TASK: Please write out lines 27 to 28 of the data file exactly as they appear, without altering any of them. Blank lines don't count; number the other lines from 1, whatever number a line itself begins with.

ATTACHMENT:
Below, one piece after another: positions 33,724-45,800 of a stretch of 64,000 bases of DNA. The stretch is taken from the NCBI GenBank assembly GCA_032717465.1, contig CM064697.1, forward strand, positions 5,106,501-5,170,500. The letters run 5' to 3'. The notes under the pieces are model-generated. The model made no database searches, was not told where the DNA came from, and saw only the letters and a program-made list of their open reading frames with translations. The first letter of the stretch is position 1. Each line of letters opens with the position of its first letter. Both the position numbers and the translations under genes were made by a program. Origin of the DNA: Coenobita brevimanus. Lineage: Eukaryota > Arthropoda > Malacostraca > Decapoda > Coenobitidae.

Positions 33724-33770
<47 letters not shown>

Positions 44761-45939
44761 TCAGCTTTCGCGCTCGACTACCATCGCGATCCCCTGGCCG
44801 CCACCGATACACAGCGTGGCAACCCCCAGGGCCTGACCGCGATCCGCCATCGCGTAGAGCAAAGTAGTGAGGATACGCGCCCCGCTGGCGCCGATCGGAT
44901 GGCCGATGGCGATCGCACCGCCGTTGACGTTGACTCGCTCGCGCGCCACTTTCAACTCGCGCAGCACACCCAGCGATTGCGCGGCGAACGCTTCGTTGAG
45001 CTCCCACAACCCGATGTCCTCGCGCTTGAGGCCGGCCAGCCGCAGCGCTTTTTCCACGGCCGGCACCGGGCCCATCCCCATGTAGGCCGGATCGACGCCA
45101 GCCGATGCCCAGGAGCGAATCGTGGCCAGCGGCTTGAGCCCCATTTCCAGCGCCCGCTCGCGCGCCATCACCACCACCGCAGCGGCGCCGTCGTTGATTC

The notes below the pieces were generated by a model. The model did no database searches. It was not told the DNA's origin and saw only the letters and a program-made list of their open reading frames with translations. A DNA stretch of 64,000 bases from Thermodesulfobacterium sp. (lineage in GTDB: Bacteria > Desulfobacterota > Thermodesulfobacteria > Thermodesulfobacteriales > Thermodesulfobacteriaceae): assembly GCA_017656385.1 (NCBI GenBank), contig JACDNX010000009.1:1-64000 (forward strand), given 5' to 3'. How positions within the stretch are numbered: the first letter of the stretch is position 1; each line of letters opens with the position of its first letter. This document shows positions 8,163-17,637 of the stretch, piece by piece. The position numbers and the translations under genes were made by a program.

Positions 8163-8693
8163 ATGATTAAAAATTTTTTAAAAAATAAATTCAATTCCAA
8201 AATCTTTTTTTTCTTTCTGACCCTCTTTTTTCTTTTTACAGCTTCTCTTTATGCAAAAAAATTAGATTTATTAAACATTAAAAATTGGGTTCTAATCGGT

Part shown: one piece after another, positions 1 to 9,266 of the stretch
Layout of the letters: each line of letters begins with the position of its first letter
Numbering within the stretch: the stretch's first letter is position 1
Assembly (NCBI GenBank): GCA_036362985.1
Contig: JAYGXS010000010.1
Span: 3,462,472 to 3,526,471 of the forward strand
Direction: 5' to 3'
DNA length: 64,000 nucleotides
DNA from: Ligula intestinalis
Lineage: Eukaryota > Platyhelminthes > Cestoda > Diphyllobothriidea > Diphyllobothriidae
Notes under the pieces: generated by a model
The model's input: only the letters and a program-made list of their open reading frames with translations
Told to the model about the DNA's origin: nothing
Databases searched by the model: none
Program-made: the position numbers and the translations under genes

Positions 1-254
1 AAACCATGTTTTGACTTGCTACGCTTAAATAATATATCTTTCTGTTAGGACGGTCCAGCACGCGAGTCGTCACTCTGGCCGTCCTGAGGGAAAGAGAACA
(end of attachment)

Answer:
Databases searched by the model: none
Program-made: the position numbers and the translations under genes